Following up on John Wetteland’s hospitalization yesterday, MLB.com is now reporting that Wetteland was released last night. Yesterday, the local sheriff called it a “mental health issue.” It’s also been reported that he was complaining of being depressed and contemplating suicide. Meanwhile, anonymous sources in the Mariners organization dispute the notion that there was a suicide risk. Last night Wetteland released a statement suggesting that it wasn’t a mental thing at all:
“Thank you for your concerns. My wife and I are very appreciative of the over and above care of our local officers and paramedics. The circumstances leading to my elevated blood pressure and heart rate have been addressed. I am currently resting safely at home.”
His medical condition is his own business, but it’s probably worth noting that elevated blood pressure and heart rate are symptoms of all kinds of medical conditions, including some mental health issues, so who knows what the problem was? That said, if Wetteland really did experience some kind of serious mental episode it’s really unlikely that he’d be released on the same day he was admitted. You usually don’t just get to go home a few hours after telling the cops that you want to drop a toaster in your tub.
Maybe his ticker went haywire. Maybe he just lost it for a few minutes. Either way, it’s good that he’s home, and here’s hoping he’s better or at least on the way to being better.
The Giants are finalizing a minor league deal for free agent outfielder Cameron Maybin, according to Andrew Baggarly and Ken Rosenthal of The Athletic. The team has not confirmed the signing, but it’s in keeping with their stated goal of adding more veteran presence and outfield options to their roster in advance of the 2019 season.
Maybin, 31, appeared in back-to-back gigs with the Marlins and Mariners in 2018. He slashed an underwhelming .249/.326/.336 with four home runs, 10 stolen bases (in 15 chances), a .662 OPS, and 0.5 fWAR through 384 plate appearances for the two clubs, a clear improvement over his totals in 2017 but still shy of the career numbers he posted with the Padres all the way back in 2011. It’s not only his offense that has tanked, but his speed and defense in center field, all of which he’ll try to improve as he jockeys for a roster spot in camp this month.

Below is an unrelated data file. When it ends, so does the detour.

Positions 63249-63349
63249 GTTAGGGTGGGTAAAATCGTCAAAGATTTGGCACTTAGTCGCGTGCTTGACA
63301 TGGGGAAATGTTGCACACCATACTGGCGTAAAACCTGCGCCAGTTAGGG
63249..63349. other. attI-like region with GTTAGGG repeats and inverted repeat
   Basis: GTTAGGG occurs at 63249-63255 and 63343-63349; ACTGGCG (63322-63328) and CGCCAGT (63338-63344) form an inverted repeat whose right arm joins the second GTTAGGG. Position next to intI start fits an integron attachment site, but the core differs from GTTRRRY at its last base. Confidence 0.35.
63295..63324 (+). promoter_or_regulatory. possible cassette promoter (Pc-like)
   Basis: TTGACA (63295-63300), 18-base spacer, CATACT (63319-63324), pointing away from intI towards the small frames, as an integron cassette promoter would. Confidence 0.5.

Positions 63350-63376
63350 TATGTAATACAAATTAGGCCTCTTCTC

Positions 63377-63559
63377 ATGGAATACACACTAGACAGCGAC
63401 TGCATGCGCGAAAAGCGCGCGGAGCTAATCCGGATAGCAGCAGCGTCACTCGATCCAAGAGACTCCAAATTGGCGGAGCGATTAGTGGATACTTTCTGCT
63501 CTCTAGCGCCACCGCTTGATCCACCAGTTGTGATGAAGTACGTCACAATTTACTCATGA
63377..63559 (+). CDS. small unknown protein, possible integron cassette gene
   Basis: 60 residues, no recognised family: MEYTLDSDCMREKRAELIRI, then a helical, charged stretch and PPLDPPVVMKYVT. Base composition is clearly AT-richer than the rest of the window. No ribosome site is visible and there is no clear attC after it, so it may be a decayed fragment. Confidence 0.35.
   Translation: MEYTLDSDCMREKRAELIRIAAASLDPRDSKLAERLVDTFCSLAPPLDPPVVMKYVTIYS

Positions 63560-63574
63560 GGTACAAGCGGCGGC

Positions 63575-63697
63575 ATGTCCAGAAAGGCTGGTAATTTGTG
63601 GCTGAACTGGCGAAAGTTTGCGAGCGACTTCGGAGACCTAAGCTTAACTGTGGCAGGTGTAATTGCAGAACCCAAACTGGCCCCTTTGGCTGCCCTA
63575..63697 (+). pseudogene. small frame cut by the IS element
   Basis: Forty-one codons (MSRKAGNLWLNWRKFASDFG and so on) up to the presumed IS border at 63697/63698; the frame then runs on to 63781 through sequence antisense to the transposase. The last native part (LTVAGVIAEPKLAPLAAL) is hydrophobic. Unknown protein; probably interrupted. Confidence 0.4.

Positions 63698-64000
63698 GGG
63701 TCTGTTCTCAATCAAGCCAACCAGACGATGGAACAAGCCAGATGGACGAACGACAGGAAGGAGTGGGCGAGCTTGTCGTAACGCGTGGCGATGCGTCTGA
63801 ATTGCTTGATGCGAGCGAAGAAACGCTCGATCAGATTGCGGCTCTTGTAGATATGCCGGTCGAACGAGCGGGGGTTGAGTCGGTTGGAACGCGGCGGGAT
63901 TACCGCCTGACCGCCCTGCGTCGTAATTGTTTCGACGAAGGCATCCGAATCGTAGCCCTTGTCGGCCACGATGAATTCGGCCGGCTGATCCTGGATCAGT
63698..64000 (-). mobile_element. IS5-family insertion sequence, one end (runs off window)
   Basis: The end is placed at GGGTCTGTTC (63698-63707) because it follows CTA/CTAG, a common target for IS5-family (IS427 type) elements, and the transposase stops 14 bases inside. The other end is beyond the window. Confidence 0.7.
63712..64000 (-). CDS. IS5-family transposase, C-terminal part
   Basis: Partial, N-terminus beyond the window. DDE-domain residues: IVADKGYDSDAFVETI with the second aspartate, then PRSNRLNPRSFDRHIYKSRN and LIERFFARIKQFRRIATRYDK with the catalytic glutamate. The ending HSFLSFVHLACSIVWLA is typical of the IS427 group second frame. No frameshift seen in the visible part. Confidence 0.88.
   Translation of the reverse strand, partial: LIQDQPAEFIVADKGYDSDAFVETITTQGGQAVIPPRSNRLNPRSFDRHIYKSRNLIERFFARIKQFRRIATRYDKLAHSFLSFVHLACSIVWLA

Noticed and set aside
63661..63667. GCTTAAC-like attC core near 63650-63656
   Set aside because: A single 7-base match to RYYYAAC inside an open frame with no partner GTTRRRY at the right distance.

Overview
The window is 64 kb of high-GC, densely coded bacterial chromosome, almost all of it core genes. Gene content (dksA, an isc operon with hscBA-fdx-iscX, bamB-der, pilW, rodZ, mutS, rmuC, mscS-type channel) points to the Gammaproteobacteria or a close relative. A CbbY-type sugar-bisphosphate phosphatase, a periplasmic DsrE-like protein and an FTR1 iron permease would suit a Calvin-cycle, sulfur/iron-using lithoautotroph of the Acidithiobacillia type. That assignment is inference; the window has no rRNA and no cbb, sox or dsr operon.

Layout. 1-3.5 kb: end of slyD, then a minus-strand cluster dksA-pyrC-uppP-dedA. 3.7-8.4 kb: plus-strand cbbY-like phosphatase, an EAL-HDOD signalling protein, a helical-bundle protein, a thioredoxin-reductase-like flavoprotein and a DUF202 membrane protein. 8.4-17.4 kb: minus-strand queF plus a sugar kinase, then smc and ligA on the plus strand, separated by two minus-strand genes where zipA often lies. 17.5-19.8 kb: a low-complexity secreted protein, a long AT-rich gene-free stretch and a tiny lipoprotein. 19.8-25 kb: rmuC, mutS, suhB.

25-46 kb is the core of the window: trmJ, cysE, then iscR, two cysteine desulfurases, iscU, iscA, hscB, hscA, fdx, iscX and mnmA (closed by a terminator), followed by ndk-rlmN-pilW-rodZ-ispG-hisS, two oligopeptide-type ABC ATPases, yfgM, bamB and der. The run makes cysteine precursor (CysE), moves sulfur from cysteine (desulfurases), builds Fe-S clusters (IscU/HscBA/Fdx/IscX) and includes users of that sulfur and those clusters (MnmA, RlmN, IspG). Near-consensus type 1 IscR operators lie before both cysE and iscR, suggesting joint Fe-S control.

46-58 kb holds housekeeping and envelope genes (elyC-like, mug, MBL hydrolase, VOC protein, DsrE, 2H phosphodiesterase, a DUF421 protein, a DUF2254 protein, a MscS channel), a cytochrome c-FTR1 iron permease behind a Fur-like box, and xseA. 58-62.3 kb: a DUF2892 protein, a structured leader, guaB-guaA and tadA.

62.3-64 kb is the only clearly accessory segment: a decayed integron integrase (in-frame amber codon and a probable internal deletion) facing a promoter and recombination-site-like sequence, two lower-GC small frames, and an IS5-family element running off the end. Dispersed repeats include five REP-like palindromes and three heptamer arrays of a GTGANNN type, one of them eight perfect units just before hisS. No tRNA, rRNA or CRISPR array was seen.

The Giants’ outfield has been largely depleted of any kind of consistent talent lately, especially taking into account the recent departures of Hunter Pence, Gregor Blanco, and Gorkys Hernández. Even with the acquisition of, say, All-Star right fielder Bryce Harper, there’s nothing standing in the way of Maybin and fellow veteran signee Gerardo Parra grabbing hold of full- or part-time roles this year, though they’ll need to outperform candidates like Chris Shaw, Steven Duggar, Drew Ferguson, Mac Williamson, Austin Slater, Craig Gentry, Mike Gerber, and others first.
In a previous report on Friday, Baggarly revealed that a “handshake understanding” had been established with several veteran players already this offseason, all but guaranteeing them regular starting opportunities over the course of the season. How those agreements will be affected by spring training performances remains to be seen, but at least for now, the Giants appear prepared to give their newest players a long leash as they try to get back on top in the NL West.